|Tyre syndicate cheats GRN over millions in import duty|
|Written by Staff Reporter|
|Wednesday, 02 November 2011 22:39|
A Namibian registered import company is allegedly evading import duty and value added tax (VAT) by importing tyres using zero-rated codes of special tyre types that are exempted from import duty. Normal tyres for passenger cars and trucks are rated up to 25% import duties, while for instance the huge tyres for aircrafts and mining-trucks are exempted from it. The Finance Ministry is accused of abetting the scam, as it is reluctant to investigate the matter.|
“These companies are using zero-rated commodity codes to import cheap tyres and make a market value kill locally. They use their own clearing agencies. Job creation in Namibia is in jeopardy because they are stealing profits from government and that’s why there’s high unemployment,” an irate source told Informanté.
The allegations surfaced in the course of a dispute between the tyre retail industry and XYZ Investments CC, formerly known as Chika Investments CC.
Information points to unscrupulous customs officials and clearing agencies, who are purportedly deliberately not inspecting containers and colluding with the import company to use zero-rated product codes to import normal passenger and truck tyres that would otherwise bring anything between 20% and 25% import duty into state coffers. Informanté could not establish the validity of suspicions that customs officials at the Walvis Bay harbour and clearing agencies are receiving kickbacks for such zero-rated consignments.
XYZ owner Joshua Zhang, a Namibian citizen of Chinese origin, denied allegations that his company is evading import duties and VAT; “Honestly, I don’t know how customs officials and clearing agencies use the zero-rated codes on some of the tyre consignments we have imported. You have to ask customs how that happened. I declare all my sales and pay import duty, VAT, Namport and clearing agent costs.”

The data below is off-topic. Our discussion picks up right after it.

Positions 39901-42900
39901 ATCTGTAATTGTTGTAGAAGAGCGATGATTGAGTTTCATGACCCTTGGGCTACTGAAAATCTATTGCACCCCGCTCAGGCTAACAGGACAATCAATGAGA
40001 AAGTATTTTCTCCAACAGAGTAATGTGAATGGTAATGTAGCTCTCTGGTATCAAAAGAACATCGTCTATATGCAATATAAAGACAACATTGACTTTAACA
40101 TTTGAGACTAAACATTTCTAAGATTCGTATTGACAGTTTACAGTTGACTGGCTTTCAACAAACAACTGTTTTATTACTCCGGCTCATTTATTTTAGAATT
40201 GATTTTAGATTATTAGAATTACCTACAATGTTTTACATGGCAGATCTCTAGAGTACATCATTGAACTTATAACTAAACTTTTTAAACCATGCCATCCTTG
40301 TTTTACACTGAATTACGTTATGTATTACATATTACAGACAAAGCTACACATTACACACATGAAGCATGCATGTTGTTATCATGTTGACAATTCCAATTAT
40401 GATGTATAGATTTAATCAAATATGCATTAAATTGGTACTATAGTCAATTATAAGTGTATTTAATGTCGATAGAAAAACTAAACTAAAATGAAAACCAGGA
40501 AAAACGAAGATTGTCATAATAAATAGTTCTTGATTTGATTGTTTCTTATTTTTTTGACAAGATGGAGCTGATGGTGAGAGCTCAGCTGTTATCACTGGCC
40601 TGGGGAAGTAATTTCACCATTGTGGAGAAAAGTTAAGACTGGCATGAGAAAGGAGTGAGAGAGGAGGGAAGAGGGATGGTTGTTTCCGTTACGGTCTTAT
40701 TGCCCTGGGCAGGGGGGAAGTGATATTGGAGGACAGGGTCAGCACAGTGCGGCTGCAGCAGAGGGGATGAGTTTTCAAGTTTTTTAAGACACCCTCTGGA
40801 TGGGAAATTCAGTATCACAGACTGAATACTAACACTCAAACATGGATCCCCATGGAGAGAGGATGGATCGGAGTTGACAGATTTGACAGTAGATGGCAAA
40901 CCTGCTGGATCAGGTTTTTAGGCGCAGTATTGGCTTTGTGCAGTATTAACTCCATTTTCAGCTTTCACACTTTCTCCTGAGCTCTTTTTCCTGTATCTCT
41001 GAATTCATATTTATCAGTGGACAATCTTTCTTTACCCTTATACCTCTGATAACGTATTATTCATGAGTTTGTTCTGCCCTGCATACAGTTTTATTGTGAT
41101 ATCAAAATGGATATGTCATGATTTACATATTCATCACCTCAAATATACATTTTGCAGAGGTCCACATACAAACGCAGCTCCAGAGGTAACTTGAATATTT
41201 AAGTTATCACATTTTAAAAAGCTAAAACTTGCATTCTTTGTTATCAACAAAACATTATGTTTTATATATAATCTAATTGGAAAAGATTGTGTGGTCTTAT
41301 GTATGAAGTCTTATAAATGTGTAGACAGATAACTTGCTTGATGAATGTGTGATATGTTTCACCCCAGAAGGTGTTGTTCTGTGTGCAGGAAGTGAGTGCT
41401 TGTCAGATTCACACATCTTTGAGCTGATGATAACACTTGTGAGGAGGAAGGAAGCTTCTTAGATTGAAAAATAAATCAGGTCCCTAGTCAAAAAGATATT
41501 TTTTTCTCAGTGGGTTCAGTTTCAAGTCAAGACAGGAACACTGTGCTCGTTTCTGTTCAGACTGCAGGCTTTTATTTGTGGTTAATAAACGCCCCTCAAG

Zhang instead pointed fingers at the tyre retail industry and accused them of not paying tax on wheel balancing and alignment. “They ask me to import cheap tyres, now they say I make more money. Why do they buy tyres from me? They do because they also benefit. They are just jealous;” Zhang said.
Documents in Informanté’s possession show a tax invoice indicating that a tyre retailer paid about N$700,000 for a consignment of tyres but the customs’ import document indicates that the consignment under a zero-rated code was valued only at N$60,000 and only around N$5,000 import duty was paid.
A reliable source in Walvis Bay, who is privy to import matters, told the newspaper that “there have been rumours going around about import and export companies paying customs officials bribes not to inspect their containers with clearing agents collaborating in this corruption.”
Zhang said the tyre retailers who claim that his company imports tyres under false pretence, were initially his partners; “They are bitter because I’m supplying tyres to whoever wants to buy. They want me only to supply to them. They have even threatened me because they don’t want me to sell to others.”
Zhang confirmed that his company has been investigated by the Anti Corruption Commission (ACC) and the Ministry of Finance, but no wrong-doing was detected. Asked why the name of his company changed from Chica Investment CC to XYZ Investments CC, he said he made a mistake last year by selling a consignment without issuing a tax invoice, but the matter was apparently cleared when the Finance Ministry penalized him and ordered him not to use the company name anymore.
ACC Director Paulus Noah told Informanté that his commission is still investigating the case and awaits further information from the tyre retail industry. The office of the Director of Customs, Beven Simataa, was contacted but he was not available for comment.